• You can actually use both on the same drive. You can boot right to the CCC drive and either attempt to recover the Mac with in OS X, or you can clone all the data back to the Mac to rebuild everything. I use both Time Machine and CCC on the same drive. Here is a good post at Apple Forums; discussions.apple.com/thread/2749688?start=0&tstart=0
    – skub
    Jan 20, 2012 at 1:12

I haven't used it, but iPartition claims to be able to do nondestructive conversion between case-sensitive and case-insensitive HFS+.

  • 2
    Just bought and tried iPartition. Worked like a charm. OSX 10.8. Thanks!
    – favoretti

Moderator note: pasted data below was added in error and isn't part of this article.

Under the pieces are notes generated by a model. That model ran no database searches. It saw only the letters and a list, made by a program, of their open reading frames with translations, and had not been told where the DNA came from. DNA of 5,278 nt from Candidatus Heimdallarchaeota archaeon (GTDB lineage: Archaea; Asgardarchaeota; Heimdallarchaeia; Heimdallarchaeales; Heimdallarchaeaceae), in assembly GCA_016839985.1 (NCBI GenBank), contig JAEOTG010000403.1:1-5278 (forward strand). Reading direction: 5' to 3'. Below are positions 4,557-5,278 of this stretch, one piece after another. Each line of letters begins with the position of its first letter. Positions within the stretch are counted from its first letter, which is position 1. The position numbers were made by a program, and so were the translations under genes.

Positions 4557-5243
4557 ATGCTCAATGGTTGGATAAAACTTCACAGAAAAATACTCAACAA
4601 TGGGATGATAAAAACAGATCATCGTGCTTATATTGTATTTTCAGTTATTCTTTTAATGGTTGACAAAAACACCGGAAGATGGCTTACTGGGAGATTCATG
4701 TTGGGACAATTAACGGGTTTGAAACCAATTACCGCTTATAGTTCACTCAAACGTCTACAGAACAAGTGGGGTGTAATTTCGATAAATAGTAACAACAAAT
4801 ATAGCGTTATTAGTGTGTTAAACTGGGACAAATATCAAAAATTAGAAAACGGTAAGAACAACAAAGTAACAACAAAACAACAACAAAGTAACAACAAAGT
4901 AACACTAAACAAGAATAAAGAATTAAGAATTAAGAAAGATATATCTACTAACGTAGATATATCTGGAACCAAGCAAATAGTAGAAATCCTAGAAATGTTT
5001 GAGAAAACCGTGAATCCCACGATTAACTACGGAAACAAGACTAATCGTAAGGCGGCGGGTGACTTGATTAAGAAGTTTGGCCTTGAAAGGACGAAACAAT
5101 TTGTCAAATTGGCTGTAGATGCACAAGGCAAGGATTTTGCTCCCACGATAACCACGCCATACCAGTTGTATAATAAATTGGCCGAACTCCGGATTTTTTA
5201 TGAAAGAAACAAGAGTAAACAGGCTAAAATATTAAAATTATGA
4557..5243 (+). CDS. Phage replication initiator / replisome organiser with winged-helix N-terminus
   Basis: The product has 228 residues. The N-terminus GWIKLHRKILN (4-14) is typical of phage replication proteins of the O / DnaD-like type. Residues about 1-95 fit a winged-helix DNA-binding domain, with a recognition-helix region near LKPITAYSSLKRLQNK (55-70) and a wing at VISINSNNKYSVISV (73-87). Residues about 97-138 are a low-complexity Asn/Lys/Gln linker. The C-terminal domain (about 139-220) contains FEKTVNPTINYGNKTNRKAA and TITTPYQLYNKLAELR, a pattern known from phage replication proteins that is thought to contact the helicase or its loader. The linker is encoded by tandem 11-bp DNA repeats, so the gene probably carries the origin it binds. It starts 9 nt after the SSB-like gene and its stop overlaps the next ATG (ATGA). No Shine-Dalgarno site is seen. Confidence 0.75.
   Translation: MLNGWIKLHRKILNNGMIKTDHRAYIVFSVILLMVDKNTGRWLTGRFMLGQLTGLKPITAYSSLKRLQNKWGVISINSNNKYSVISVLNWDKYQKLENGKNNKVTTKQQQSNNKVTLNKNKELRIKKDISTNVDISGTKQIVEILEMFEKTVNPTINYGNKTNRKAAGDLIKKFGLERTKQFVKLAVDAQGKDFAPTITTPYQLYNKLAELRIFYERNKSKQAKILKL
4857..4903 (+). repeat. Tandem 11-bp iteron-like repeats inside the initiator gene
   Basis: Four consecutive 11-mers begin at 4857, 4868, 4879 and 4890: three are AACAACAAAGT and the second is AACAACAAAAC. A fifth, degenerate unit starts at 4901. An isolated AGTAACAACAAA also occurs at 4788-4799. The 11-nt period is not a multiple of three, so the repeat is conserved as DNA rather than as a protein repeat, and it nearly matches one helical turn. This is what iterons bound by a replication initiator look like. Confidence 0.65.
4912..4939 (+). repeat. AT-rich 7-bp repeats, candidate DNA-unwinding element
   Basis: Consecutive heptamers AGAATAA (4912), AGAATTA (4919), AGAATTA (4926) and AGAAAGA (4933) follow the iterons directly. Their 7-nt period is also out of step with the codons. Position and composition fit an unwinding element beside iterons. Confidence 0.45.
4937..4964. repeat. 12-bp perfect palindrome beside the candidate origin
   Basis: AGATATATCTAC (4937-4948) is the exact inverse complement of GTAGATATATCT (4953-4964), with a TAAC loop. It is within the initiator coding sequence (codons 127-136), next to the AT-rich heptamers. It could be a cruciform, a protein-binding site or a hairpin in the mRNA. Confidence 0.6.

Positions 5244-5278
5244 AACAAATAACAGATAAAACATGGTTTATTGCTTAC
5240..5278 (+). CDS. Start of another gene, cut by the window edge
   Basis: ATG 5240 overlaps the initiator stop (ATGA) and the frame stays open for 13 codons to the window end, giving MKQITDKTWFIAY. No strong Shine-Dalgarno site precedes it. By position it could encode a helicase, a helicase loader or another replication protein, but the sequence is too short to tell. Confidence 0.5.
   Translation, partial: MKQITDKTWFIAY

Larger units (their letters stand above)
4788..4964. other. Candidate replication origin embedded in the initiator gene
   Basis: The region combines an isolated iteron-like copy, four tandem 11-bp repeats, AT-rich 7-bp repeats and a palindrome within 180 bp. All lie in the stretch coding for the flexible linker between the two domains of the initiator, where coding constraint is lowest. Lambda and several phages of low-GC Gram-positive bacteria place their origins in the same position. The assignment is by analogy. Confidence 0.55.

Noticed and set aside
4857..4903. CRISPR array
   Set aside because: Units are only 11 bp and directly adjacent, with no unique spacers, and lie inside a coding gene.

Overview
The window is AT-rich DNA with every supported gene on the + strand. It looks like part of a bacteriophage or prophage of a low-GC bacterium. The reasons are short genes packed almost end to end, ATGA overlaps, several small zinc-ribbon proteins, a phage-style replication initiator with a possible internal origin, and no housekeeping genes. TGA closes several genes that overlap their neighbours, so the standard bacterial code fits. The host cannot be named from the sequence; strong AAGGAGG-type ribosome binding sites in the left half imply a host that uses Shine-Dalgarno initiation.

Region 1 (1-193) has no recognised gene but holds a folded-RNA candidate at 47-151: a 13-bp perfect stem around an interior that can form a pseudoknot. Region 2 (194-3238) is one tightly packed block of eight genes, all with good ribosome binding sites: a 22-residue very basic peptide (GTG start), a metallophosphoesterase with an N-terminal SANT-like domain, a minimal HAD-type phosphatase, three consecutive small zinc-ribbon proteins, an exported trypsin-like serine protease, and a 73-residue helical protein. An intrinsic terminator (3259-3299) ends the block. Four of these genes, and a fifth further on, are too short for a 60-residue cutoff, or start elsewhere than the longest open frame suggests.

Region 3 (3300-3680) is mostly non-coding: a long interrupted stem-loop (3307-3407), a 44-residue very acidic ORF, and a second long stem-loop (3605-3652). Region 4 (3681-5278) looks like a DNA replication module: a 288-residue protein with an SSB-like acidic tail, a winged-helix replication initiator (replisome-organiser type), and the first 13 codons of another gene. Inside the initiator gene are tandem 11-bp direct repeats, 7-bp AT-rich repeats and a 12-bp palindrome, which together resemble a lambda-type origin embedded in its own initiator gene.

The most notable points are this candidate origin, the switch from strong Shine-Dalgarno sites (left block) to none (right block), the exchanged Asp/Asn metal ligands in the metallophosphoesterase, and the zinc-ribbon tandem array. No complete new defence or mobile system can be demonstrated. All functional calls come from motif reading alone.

Nov 20, 2012 at 18:00
  • 3
    Just a little update, that iPartition is now 100% FREE as it is no longer being maintained, but also that it does NOT support the new Apple file system common these days.
    – sean.boyer
    Sep 21, 2019 at 14:58

Supposing the program you're using is just insisting on having a case-insensitive FS while your data is on a case-sensitive FS, you can sometimes get away with just mirroring the directory structure over to the case-insensitive FS, and use symbolic links for the files. This way you avoid duplicating potentially large or numerous files.

The "lndir" command from the X11 distribution for OSX does just that (in Mountain Lion this is in Xquartz, which you can get from http://xquartz.macosforge.org/landing/).

For instance, consider you want to clone Foo.app (which resides in a case-sensitive FS) to a case-insensitive FS, which we assume here to be the root filesystem, you might do something like:

$ cd $FOO_APP_BASE_DIR                       # Foo.app's parent directory